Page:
The heart of that story lies in the hurtful, incapacitating speed with which Elle’s connection to her lover has ended. He arranges to collect his things from her apartment and moves on to a dream holiday with his new lover. Interpretatively, the choice lies in integrating the interuptions of the hang-ups and ring tones more into the rhythm and melody of the music or making them take their full, nerve-jangling toll. Both choices are valid and this production tends more to the latter course, consistent with its more contemporary musical sensibility. The first option is more reminscent of, say, the Willow song from Otello – the fearful interuptions, the return to the fretful, grieving two-note undercurrent.

That said, there is no doubt that this production rises to the challenges of a contemporary interpretation in comprehensive fashion. First and foremost , soprano Barabara Paterson diplays complete control and passionate commitent throughout all the moods of this very rich piece of writing, from spine-chilling wailing through powerful dramatic expression to gorgeous colouring in the denouement. Her acting is exemplary and there is a dignity  and depth of understanding – a feminist understanding, as she notes – in her portrayal of Elle’s position. It is good to see a performer of this standard get a chance to display the full range of her talents in a role like this. Paterson never misses a heartbeat in response.

The direction, by Tabitha Arthur, is perfectly matched, using a cunning, minimalist set that allows for considerable variations in the height, angle and attitude of the singer. Isadora Lao’s lighting plot successfully adds a further dimension, affecting the white spaces of Suite Gallery particularly. Gabriela Glapska’s piano accompaniment is deeply attuned to the singing: rhythmically precise and produces wondeful tone from a fine instrument. Mention must also be made of Megan Archer’s very accomplished paintings that form an apt backdrop, with interpenetrating human and technological forms.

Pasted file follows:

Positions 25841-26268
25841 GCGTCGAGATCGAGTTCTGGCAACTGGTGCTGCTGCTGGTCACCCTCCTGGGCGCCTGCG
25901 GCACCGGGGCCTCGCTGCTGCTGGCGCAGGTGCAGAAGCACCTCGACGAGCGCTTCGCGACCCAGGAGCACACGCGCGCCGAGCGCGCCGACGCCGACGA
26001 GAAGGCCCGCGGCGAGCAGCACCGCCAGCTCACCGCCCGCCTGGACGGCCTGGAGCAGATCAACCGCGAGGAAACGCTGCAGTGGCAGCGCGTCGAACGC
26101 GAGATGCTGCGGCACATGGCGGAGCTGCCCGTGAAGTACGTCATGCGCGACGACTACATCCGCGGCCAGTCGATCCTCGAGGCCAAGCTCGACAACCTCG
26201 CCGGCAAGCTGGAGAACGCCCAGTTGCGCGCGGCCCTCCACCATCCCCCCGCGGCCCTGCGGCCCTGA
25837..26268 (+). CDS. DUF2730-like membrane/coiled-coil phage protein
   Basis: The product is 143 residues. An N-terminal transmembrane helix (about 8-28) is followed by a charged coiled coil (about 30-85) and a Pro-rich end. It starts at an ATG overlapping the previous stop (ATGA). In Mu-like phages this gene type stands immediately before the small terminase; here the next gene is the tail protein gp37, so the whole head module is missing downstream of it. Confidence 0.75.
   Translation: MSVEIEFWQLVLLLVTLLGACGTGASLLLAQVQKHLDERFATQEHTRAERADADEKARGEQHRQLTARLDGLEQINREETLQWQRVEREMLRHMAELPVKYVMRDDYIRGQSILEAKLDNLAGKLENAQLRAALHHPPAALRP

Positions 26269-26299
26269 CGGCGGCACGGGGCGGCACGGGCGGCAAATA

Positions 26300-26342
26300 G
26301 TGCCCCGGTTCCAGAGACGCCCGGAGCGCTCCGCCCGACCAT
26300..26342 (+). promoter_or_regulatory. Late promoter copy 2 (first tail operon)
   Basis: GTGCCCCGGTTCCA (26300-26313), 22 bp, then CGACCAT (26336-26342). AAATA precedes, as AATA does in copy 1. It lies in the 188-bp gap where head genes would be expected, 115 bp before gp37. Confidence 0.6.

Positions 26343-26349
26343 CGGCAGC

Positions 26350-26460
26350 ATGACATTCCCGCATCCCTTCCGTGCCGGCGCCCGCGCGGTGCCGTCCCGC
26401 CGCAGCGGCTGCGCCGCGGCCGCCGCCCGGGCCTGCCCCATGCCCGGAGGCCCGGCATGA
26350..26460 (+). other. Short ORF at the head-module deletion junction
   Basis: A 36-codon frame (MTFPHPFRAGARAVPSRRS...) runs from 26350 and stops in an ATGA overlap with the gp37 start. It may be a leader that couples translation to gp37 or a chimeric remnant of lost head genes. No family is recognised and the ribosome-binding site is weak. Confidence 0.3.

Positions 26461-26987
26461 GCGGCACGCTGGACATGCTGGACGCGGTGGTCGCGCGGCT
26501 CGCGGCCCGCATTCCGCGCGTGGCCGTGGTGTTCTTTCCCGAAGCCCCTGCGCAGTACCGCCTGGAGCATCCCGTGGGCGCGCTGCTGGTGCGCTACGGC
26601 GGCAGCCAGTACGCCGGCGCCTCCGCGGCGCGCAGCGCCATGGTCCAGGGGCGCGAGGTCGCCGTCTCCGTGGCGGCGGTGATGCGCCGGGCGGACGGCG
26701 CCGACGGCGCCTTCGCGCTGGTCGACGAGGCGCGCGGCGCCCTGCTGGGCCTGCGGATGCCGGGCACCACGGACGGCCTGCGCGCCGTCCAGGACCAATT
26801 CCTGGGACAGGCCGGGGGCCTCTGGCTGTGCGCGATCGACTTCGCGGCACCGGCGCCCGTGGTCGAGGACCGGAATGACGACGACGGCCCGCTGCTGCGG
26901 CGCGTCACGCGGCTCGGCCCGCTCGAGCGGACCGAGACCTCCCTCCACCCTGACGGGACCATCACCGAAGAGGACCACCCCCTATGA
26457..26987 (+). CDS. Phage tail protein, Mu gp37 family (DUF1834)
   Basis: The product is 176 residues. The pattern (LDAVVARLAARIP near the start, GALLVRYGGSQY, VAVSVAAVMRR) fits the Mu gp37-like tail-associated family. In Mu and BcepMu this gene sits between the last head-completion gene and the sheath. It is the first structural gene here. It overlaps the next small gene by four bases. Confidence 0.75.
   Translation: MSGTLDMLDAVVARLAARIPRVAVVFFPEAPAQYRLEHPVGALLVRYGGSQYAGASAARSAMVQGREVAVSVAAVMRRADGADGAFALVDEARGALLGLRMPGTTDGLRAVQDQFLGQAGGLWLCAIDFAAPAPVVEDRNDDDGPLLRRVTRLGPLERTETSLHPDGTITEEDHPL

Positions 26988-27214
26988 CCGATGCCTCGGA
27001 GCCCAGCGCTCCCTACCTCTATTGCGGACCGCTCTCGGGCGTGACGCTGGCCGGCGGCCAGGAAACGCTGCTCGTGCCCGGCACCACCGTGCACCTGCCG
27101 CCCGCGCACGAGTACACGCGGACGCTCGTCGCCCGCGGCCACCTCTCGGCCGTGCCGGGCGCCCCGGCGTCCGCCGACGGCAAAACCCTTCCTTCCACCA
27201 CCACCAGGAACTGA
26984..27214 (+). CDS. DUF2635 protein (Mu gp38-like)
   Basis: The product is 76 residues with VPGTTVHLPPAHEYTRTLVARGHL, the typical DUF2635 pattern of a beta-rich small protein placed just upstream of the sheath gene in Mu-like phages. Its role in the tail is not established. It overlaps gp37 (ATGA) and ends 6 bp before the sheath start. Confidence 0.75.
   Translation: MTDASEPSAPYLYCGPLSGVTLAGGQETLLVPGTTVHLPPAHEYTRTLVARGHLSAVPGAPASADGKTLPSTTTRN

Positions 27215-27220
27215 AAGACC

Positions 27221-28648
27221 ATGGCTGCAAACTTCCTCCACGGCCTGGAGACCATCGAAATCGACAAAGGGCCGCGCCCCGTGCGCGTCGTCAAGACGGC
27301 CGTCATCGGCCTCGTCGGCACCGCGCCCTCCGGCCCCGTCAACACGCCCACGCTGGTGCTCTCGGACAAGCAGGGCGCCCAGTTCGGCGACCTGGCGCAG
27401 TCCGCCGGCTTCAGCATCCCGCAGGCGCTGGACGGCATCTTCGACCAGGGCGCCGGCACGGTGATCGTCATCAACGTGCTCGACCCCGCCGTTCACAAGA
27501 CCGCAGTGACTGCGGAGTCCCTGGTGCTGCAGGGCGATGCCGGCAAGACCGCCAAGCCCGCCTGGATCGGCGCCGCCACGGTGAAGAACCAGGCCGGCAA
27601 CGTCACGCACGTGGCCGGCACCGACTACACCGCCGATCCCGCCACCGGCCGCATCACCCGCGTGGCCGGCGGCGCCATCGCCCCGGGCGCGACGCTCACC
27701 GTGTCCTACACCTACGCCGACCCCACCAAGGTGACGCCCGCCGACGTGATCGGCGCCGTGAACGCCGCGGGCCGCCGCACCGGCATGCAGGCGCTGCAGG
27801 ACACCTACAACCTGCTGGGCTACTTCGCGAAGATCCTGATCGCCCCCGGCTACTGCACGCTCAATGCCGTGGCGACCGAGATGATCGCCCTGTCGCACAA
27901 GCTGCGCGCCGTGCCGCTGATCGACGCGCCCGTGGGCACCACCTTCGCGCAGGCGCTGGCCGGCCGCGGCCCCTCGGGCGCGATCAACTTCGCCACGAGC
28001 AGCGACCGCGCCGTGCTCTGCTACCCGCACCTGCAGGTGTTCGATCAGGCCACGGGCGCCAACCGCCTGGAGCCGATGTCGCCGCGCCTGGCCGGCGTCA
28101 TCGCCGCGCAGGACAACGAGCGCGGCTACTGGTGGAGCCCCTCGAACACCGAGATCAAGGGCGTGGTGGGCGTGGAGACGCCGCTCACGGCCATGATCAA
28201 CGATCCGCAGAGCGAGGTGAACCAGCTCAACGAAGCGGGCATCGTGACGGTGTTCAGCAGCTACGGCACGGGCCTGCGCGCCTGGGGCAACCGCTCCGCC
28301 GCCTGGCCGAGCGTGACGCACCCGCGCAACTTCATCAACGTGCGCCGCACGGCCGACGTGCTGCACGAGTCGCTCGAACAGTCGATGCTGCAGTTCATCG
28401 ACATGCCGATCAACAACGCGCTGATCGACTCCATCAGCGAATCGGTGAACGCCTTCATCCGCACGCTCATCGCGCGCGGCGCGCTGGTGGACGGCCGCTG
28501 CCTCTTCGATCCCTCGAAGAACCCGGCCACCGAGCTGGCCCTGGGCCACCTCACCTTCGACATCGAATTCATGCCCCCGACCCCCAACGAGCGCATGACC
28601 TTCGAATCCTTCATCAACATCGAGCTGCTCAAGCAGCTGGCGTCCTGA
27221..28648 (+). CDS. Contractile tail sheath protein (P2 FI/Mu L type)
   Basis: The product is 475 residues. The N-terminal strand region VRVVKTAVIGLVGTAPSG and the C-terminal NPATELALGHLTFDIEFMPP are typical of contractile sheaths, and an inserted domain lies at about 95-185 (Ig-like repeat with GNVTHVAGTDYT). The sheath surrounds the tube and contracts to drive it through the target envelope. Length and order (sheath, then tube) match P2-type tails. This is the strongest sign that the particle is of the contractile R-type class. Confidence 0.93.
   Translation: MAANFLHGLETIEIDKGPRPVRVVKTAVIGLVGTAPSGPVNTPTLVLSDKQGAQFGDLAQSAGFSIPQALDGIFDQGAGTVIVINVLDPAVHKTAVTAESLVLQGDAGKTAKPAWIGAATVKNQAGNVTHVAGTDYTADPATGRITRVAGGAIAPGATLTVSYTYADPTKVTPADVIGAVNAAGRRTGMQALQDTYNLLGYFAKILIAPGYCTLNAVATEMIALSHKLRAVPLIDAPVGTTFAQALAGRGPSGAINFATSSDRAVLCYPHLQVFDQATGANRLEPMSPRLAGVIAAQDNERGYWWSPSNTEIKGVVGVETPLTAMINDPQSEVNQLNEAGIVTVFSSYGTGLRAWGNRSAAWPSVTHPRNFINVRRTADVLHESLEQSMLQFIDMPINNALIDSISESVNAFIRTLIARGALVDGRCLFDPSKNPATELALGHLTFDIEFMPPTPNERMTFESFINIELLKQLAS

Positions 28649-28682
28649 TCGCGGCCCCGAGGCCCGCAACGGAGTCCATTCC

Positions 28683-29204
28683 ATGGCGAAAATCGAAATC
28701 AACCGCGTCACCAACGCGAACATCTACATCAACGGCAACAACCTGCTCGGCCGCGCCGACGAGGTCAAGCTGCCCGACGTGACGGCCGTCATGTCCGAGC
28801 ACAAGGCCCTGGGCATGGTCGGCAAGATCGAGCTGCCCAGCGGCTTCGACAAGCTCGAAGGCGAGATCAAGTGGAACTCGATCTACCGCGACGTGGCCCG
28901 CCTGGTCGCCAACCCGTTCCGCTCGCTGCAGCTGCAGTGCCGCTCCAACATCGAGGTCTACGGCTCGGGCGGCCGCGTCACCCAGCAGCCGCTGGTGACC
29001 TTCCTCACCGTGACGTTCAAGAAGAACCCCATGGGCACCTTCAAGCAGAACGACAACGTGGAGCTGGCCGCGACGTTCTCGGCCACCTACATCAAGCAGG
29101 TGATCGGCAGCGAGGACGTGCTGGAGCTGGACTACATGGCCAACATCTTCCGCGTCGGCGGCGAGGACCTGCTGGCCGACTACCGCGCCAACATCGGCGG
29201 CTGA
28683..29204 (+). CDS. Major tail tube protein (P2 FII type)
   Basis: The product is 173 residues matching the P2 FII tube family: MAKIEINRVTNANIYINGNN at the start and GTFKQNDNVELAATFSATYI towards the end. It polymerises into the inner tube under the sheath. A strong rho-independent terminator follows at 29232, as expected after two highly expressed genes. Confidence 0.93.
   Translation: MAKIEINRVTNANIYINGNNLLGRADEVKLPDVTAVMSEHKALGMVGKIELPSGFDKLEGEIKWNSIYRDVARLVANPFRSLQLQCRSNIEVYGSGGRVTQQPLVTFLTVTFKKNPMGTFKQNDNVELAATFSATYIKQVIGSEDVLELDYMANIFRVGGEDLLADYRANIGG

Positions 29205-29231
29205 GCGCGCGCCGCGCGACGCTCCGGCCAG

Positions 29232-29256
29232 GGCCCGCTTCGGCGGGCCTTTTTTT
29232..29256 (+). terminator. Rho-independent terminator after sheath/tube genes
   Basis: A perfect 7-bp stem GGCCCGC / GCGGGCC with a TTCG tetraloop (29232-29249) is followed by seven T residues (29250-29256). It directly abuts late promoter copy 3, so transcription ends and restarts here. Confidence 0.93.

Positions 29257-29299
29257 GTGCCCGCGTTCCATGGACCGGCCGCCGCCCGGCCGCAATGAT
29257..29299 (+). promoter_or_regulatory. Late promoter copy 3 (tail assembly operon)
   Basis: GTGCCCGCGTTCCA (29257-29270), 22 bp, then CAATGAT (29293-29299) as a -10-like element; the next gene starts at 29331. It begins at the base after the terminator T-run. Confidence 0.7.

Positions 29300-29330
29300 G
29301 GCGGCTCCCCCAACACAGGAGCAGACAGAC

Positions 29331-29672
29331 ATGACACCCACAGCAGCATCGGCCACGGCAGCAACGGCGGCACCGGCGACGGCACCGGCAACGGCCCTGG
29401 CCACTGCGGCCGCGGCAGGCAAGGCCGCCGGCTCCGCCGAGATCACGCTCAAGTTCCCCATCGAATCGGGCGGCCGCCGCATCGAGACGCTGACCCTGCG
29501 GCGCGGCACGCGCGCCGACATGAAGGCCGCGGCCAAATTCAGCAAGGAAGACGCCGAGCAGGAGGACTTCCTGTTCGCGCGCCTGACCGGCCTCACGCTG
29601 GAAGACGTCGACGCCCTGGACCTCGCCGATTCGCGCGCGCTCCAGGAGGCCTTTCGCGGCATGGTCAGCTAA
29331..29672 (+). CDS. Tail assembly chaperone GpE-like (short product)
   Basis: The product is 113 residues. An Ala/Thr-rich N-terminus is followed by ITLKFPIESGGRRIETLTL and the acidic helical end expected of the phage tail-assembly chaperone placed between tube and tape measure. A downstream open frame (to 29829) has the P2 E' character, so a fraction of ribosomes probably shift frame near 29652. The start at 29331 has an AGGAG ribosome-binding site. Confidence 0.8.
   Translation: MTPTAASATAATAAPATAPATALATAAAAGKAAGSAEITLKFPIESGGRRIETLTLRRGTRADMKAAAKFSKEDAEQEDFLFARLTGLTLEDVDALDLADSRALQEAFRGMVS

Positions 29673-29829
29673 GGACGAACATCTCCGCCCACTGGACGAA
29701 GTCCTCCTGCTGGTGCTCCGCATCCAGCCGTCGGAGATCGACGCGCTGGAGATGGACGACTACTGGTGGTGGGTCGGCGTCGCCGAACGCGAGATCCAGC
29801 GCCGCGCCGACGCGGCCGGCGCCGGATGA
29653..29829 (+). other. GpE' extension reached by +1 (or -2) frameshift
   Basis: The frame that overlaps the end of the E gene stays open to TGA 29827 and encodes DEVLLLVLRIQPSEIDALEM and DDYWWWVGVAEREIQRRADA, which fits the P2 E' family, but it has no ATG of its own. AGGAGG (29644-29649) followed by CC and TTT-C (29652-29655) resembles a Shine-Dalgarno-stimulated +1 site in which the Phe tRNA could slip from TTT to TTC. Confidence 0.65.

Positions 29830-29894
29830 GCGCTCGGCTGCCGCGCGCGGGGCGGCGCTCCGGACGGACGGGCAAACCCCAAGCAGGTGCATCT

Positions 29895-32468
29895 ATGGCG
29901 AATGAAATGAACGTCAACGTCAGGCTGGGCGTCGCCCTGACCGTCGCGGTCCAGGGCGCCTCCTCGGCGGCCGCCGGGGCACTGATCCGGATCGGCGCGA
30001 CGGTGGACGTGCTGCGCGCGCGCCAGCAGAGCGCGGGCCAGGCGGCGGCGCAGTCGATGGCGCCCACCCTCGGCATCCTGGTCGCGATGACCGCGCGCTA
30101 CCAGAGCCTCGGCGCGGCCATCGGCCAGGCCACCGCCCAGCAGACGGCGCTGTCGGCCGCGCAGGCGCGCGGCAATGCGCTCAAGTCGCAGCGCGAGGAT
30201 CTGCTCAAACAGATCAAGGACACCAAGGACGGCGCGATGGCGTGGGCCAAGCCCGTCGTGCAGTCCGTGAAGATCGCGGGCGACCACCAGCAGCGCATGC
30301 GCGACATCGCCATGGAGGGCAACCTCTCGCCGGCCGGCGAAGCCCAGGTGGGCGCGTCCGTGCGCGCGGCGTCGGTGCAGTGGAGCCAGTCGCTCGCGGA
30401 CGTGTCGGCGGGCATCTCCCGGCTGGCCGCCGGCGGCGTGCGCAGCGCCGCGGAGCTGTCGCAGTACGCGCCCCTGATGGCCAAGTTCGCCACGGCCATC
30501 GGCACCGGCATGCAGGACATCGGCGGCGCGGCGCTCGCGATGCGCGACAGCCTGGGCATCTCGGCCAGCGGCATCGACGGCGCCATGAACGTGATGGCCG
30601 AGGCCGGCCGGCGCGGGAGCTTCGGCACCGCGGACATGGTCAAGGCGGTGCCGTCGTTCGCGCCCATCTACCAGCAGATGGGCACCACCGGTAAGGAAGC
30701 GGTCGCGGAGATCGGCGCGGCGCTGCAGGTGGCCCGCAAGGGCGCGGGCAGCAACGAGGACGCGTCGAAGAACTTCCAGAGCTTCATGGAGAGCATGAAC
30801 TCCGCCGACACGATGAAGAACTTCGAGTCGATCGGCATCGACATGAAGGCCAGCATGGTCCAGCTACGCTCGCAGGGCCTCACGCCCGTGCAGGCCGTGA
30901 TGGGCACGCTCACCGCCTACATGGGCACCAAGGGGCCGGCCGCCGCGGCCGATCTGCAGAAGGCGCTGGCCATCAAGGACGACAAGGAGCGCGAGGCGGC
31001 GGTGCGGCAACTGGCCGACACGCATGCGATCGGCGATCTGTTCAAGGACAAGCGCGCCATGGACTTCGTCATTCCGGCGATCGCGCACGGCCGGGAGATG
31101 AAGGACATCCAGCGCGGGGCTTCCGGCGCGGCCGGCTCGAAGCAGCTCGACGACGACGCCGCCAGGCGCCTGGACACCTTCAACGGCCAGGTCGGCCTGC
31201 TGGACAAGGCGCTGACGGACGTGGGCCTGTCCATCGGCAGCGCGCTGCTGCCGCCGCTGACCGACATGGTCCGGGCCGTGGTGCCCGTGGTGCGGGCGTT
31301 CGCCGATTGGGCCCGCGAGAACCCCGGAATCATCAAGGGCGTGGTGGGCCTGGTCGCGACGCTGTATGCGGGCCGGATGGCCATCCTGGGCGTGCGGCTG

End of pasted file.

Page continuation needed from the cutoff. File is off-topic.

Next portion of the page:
Altogether this is a strong, uncompromising yet unquestionably cool production, performed at the highest standards. It opens up another dimension of Poulenc’s genius in writing for the voice, in a coherent, sophisticated, contemporary interpretation. At just one act of about 40 minutes it makes for a very memorable but perfectly digestible evening’s entertainment – and one that anyone interested in opera won’t want to miss. It runs for a further two nights at Suite Gallery, but also returns for the Arts Festival. 


Graham Atkinson February 29th, 2020

It's festival time here in Wellington (Arts & Fringe) and one of the wonderful parts of these is the unexpected discovery of a new work or talent.

Tonight was one of those occasions in, of all places, the New Zealand Academy Gallery. Poulenc's "La voix humaine", libretto by Jean Cocteau in an English translation was breathtaking in its emotions. A work I didn't know presented amongst the wonderful entries in the Sir James Wallace Art Awards had me spellbound almost from the first note. It's a remarkable work and I'm glad I opted to support Barbara Paterson and her team - even if my original planned evening was sabotaged by Wellington's traffic.

The beauty is in the simple presentation of a tragic but all to common story. If you've wondered whether you should catch this production the answer is a resounding YES - one more performance Saturday at 6pm and you'll still have time to catch that other Festival show or concert at 8 or even 7.30pm.